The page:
Autonomous mobility – are industry and agriculture showing the way?
While it’s generally assumed that driverless cars will one day become widely deployed, the obstacles still to be overcome before fully autonomous vehicles can safely operate everywhere on public roads seem daunting.
May 10, 2021
While it’s generally assumed that driverless cars will one day become widely deployed, the obstacles still to be overcome before fully autonomous vehicles can safely operate everywhere on public roads seem daunting. The unpredictability of human drivers—as well as other road users—potentially presents a huge challenge, especially during an interim period when manually-driven and semi-autonomous vehicles would also remain on the road.
Nevertheless many autonomous (and semi-autonomous) vehicles of different kinds are already in service, and these are providing valuable experience in evaluating and learning to overcome these challenges, in a safer environment than the open road.
Autonomous control of machines as well as vehicles demands a reliable wireless connection that is able to handle the massive amounts of data involved, and also to allow the machines to respond rapidly and precisely. This is where the low latency and fast data rate of 5G offers an advantage over earlier technologies—provided that the quality of the connection can be assured.
Private industrial 5G networks, for example one installed by Telia at Volvo Construction Equipment (Volvo CE) in Eskilstuna, Sweden at the end of 2019, allow fully automated machinery connected over 5G to be proved in a real working environment. This joint venture with Ericsson was Sweden’s first 5G network for industrial use, and is being used both to develop methods for remote control of construction vehicles and to increase understanding of how connected and fully automated machines can benefit Volvo CE’s customers.
Similarly, a private network forms the ideal basis for managing the logistics in a large sea port. Several ports around the world, including the Port of Tacoma in Washington State, USA, and the Port of Southampton in the UK, have recently deployed private 5G networks. These are designed to ensure the reliability, capacity and low latency to host services that will include workflow management and asset tracking of containers, as well as enabling autonomous guided vehicles (AGV) to move cargo around the port area. The addition of AI and machine learning analytics would also offer innovations in predictive maintenance and safety monitoring of the port’s cargo-handling equipment.
Agriculture is another environment where 4G and 5G are providing a step change in advancing the development of autonomy, with the aim of improving efficiency and productivity and also positively impacting the resilience of the food supply chain. Sensors and cameras mounted on tractors can provide a constant stream of highly granular data on soil and climatic conditions and crop progress. For example, John Deere’s highly-automated 9RX tractors are able to self-drive, and using arrays of sensors and controllers can process and send tens of thousands of measurements per second to the cloud—not only on soil and crop information but also on the service status of the tractor itself. John Deere also acquired a number of licenses for private 5G factory networks in the recent CBRS (3.5GHz) FCC spectrum auction, for further automating its factories.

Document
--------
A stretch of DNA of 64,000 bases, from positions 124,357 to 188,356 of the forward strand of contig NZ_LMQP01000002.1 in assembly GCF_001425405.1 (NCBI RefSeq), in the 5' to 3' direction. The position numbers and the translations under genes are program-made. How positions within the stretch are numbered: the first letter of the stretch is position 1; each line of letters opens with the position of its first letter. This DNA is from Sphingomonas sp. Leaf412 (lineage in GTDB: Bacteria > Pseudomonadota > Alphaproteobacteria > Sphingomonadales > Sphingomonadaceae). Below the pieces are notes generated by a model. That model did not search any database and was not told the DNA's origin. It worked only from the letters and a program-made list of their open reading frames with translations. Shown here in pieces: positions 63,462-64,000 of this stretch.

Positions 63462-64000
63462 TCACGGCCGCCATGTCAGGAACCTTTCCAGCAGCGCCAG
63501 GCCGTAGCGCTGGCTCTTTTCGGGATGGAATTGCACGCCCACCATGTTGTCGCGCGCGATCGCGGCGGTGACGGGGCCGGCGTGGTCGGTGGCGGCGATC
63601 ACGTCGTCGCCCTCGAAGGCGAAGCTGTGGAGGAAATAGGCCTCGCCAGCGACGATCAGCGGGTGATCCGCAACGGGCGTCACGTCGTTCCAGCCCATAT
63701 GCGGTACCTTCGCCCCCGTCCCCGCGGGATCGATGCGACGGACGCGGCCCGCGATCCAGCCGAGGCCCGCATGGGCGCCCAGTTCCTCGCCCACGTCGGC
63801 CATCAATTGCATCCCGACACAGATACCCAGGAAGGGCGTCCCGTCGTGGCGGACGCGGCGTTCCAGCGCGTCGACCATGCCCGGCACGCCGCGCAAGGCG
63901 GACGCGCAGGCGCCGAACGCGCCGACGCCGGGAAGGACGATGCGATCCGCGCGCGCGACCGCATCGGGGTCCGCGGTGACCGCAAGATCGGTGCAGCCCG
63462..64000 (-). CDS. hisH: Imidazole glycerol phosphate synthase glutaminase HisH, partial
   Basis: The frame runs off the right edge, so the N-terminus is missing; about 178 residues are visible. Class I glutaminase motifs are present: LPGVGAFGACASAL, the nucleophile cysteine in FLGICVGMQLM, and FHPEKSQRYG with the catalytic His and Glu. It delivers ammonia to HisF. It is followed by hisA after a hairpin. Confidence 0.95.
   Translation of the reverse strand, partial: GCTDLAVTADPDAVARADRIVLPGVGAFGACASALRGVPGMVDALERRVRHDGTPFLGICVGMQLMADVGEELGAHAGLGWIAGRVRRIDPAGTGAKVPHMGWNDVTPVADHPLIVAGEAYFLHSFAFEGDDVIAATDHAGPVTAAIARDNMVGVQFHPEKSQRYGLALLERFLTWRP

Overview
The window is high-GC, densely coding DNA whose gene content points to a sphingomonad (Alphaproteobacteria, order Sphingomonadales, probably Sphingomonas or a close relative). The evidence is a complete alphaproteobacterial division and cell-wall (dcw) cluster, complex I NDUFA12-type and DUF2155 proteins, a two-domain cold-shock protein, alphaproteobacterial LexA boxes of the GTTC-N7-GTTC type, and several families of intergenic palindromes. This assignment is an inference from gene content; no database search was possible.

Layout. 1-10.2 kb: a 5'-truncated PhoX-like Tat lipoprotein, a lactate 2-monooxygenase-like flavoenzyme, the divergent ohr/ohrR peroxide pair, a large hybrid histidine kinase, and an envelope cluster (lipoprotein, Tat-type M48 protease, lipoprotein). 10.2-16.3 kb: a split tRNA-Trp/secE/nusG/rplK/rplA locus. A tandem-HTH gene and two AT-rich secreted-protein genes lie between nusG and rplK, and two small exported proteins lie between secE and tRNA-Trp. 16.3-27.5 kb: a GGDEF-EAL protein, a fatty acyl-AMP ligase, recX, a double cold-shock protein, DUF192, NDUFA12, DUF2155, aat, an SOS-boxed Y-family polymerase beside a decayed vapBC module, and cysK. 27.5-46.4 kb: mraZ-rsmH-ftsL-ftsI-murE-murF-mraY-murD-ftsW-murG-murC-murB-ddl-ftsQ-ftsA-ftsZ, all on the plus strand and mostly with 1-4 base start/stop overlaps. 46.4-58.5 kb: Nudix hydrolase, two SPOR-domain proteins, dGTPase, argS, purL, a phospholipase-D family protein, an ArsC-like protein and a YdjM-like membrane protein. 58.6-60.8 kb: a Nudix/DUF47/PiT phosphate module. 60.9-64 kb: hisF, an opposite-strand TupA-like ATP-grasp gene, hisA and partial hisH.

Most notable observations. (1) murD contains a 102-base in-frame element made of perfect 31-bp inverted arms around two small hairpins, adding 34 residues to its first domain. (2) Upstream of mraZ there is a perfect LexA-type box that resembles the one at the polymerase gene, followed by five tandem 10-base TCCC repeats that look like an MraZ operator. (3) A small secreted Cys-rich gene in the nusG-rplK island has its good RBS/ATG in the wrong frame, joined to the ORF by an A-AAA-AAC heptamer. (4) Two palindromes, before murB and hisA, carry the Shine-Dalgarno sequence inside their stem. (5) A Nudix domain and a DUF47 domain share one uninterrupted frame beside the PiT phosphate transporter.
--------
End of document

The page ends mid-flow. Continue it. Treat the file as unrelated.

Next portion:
At the turn of this year, the 5G Open Innovation Lab (5G OI Lab)–of which Continual is a member–launched an agritech application development field lab powered by a 5G-capable LTE network, which the 5G OI Lab partners can use as a testbed for progressing this kind of technology further. The Food Resiliency Project is based around two farms in Snohomish County, Washington, and provides a virtual and physical space for food growers and distributors to collaborate with technology companies in developing IoT solutions for the agriculture sector.
Robot and drone deliveries
In one format, autonomous vehicles are already on our streets, although not yet carrying passengers. In cities like Milton Keynes, UK, friendly little six-wheeled Starship ground robots are autonomously navigating streets and sidewalks to perform grocery and restaurant deliveries. Working over a 6km radius, the robots’ cargo bays can uniquely be unlocked by the recipient using a smartphone app. They have even been heard to thank people who help them past a particularly difficult obstacle. Like with ride-hailing apps, the purchaser can follow the progress of their designated robot on the app screen.
Working in three dimensions rather than just two, drones will also soon be doing our last-mile deliveries. In late 2020, Vodafone and Ericsson achieved successful tests of sky corridors for 5G drones at Vodafone’s 5G Mobility Lab in Germany, collating anonymized mobile user information to help the drone avoid crowded areas on the ground as well as using AI analysis of the data to make sure its flight path remained in areas of good signal coverage—a technology that will ultimately be essential for autonomous cars. It is planned that these professionally-operated drones will soon be able to deliver medical or industrial supplies safely and accurately, and even to be a virtual first responder to an accident scene to provide initial information to emergency services.
Continual will be hosting a panel session at the forthcoming Telecoms Europe Digital Transformation virtual event, on the topic of “What are A3 – analytics, automation and AI – worth to operators, in the mobility space and beyond?”